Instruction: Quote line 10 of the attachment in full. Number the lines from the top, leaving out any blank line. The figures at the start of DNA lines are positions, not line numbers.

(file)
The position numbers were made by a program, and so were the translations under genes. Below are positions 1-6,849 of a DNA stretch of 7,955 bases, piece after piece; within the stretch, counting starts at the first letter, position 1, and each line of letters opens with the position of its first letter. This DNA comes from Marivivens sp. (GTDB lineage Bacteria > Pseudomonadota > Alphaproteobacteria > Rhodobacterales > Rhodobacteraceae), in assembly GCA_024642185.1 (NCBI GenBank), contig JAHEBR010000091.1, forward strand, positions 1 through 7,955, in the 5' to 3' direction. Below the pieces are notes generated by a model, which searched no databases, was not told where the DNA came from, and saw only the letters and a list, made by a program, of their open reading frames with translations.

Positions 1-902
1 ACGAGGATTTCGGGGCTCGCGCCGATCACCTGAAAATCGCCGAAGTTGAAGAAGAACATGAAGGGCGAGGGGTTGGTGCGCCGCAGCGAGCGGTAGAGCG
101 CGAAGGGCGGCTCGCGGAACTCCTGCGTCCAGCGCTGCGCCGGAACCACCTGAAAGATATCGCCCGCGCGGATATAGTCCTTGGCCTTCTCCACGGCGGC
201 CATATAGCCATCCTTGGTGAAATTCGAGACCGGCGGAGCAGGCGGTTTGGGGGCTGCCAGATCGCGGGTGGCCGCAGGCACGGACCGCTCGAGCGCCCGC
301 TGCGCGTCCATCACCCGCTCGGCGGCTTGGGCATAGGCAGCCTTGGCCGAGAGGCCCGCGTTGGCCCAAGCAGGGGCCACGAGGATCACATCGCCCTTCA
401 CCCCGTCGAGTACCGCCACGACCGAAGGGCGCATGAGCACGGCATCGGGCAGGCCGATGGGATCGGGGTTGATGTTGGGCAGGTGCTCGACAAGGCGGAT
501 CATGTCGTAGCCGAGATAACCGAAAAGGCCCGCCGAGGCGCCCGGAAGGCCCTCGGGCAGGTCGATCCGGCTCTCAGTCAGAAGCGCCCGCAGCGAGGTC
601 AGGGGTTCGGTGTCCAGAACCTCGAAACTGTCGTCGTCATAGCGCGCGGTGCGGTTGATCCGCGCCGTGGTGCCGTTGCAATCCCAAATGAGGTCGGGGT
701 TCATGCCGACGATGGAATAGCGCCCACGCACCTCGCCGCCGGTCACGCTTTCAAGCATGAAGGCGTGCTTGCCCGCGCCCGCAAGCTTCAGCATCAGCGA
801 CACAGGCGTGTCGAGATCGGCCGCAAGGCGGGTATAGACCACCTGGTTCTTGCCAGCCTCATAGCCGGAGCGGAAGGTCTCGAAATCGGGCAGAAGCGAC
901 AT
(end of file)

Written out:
701 TCATGCCGACGATGGAATAGCGCCCACGCACCTCGCCGCCGGTCACGCTTTCAAGCATGAAGGCGTGCTTGCCCGCGCCCGCAAGCTTCAGCATCAGCGA